The expanding popularity of body piercing increases the likelihood that patients will arrive for surgery with body jewelry in place. Measures must be taken to remove this jewelry, as with other more traditional jewelry (eg, rings, watches), to prevent alternate site burns when using electrosurgery. Jewelry in and around the mouth must be removed to avoid dislocation and aspiration during intubation.

When a procedure is not going to use electrosurgery, caregivers may be inclined to allow patients to keep their jewelry on if it is not in or around the mouth or within the surgical area.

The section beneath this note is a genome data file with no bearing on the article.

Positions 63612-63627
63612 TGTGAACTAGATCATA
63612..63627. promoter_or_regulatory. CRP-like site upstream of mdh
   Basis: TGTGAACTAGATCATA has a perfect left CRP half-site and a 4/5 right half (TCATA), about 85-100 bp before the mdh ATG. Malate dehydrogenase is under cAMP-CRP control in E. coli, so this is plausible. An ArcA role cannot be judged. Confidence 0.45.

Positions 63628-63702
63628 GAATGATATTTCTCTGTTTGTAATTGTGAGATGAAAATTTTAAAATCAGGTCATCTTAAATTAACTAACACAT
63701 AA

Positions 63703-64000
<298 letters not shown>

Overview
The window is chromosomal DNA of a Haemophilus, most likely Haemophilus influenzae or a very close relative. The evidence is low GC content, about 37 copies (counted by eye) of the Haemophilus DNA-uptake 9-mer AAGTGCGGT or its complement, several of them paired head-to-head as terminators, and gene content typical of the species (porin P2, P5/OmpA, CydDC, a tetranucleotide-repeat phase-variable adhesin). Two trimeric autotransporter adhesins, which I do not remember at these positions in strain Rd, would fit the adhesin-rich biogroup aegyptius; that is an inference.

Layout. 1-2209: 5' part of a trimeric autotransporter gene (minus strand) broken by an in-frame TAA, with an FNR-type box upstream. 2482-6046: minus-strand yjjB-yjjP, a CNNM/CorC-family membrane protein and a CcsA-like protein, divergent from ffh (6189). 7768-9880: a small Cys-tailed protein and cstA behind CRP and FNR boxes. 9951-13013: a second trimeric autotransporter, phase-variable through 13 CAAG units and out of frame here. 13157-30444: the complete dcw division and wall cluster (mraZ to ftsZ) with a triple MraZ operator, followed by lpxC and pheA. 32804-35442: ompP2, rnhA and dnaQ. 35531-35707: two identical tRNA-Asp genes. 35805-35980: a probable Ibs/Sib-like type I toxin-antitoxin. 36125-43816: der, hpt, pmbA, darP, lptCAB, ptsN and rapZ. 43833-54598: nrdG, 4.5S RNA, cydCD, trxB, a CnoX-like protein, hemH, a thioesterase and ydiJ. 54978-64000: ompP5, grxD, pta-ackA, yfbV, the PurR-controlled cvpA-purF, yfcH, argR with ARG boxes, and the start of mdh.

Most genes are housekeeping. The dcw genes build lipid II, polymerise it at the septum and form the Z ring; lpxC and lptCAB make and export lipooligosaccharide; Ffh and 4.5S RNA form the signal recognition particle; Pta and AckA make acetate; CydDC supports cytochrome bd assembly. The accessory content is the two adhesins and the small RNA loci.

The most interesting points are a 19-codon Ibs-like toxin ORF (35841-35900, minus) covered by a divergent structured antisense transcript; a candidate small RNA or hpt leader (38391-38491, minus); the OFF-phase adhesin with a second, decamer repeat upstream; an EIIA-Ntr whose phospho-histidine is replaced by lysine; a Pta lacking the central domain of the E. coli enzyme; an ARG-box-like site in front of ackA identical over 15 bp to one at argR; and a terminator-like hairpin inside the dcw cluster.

This is not a good practice because the jewelry may cause pressure injuries, depending on the patient’s position during the procedure.

Finally, piercings of male and female genitalia often interfere with the successful passage of an indwelling urinary catheter and should be removed before surgery. Ask your physician about the use of acrylic retainers versus steel.

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